DC Casebook: Listed buildings - Farm structure found lacking in merit

An inspector has allowed the demolition of a structure attached to a listed building in the Cotswolds, finding no harm to its special architectural and historic interest.

The appeal structure was on the edge of a group of farm buildings. It was attached to one end of a building described as an animal shelter, but it had been built at a different time and was quite different in appearance. The inspector noted that the appeal structure was not mentioned in the listed building description of the animal shelter and saw no evidence that they had any functional relationship.

She observed that where the roofs of the two buildings met they both had hipped ends, resulting in an awkward junction. In her view, this detracted from the profile of the listed building. She referred to the PPS5 practice guide's advice that the question of whether demolition of a deemed designated listed building amounts to substantial harm needs careful consideration but that such buildings might be of limited individual or group value.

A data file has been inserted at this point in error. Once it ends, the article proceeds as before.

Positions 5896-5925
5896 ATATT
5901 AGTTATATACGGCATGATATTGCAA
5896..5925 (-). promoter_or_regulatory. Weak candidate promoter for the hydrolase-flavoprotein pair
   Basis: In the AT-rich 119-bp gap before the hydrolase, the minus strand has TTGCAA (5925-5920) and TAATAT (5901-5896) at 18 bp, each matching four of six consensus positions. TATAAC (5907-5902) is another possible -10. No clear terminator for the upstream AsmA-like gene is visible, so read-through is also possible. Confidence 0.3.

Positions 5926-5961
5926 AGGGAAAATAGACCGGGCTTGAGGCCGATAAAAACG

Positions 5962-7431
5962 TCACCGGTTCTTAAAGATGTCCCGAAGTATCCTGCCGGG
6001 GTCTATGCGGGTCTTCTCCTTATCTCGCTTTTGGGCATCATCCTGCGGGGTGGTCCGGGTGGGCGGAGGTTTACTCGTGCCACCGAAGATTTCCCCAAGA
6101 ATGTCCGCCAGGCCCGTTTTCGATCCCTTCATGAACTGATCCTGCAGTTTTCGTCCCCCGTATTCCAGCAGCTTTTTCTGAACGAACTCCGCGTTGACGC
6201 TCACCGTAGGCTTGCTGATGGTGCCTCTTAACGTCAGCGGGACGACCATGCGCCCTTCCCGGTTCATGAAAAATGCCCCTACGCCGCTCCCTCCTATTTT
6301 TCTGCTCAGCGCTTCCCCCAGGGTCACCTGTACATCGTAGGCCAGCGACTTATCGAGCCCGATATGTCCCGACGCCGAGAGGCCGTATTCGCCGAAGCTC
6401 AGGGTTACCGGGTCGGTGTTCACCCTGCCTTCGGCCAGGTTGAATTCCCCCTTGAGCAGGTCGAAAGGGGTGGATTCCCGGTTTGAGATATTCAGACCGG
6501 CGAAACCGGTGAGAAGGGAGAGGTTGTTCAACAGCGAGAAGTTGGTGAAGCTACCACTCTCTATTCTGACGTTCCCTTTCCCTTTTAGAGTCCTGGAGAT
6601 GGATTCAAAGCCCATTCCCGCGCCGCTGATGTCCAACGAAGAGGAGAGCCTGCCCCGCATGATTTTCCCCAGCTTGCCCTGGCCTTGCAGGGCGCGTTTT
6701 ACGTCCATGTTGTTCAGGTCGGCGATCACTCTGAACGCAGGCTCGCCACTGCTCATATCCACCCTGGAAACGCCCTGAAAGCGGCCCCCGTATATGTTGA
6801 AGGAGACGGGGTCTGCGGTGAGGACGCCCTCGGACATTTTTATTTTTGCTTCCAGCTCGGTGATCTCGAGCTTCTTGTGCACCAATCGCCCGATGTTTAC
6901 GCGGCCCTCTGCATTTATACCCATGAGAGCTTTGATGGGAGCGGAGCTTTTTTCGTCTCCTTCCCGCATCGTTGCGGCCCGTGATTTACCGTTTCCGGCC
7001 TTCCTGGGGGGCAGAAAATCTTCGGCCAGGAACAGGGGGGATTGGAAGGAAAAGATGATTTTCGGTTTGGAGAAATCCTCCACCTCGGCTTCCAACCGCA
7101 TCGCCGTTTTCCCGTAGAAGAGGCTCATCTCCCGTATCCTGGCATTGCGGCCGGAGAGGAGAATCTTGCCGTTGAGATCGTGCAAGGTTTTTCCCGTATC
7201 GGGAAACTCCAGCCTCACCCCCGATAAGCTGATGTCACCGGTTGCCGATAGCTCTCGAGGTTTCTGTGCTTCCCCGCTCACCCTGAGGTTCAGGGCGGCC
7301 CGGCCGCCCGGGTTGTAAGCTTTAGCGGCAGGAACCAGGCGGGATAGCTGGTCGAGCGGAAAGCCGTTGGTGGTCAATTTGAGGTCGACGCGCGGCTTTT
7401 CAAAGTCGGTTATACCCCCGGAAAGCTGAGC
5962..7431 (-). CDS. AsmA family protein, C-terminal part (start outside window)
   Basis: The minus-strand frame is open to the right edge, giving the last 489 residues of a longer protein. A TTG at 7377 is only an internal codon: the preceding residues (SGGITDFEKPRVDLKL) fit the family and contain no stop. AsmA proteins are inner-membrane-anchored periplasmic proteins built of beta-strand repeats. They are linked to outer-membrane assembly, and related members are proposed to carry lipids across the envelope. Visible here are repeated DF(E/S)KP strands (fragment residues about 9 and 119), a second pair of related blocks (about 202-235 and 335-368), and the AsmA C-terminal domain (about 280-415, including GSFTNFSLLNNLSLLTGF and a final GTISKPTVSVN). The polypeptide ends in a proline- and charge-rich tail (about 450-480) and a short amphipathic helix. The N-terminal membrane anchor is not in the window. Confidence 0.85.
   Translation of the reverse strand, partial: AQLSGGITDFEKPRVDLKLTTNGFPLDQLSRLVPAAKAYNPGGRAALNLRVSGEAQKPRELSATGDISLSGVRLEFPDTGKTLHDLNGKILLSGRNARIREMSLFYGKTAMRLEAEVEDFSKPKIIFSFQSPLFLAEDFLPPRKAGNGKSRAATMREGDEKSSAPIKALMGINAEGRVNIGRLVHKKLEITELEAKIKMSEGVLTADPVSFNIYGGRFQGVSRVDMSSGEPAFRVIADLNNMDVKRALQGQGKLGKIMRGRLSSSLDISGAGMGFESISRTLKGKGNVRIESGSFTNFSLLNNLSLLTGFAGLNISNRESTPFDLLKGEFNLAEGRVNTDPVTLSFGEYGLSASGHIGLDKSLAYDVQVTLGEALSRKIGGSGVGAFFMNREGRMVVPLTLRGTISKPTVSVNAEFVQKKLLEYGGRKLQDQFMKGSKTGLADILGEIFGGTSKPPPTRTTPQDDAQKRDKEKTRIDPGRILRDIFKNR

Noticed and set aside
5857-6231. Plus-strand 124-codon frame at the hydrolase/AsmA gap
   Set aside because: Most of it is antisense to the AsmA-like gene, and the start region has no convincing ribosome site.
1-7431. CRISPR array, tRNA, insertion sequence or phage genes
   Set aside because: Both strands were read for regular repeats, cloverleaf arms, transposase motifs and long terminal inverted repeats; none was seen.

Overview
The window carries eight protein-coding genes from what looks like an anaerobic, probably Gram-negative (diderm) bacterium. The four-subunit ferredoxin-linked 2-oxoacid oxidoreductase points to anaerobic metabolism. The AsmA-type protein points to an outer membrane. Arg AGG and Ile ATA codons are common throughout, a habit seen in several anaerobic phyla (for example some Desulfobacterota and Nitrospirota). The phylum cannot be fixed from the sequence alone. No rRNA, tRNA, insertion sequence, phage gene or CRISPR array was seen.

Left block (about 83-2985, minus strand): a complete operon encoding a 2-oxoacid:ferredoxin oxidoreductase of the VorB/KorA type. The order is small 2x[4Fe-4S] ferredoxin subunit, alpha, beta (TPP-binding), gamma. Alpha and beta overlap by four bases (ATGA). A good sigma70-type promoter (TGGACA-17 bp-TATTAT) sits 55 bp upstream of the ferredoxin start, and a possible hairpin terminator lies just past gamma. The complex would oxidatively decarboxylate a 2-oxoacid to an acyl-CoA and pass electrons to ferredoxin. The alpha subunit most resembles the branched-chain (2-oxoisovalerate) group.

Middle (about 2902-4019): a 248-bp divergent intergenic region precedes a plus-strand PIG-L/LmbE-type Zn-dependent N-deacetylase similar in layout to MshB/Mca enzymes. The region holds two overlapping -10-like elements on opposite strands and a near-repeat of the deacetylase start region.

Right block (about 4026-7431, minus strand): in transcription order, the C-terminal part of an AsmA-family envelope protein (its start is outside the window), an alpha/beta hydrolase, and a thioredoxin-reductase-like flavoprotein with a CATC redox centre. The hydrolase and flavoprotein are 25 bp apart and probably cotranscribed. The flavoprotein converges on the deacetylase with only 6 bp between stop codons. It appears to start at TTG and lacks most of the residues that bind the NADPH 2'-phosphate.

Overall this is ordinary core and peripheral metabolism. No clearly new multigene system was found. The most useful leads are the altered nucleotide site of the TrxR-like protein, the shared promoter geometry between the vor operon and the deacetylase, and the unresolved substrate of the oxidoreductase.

She found that the structure had little inherent architectural significance and made no material contribution to the listed building's character. She judged that its removal would enhance the end elevation and setting of the listed building. Any historical interest could be conserved through a detailed recording of the building prior to demolition, she reasoned.

DCS Number 100-068-737

Inspector Jennifer Armstrong; Hearing.


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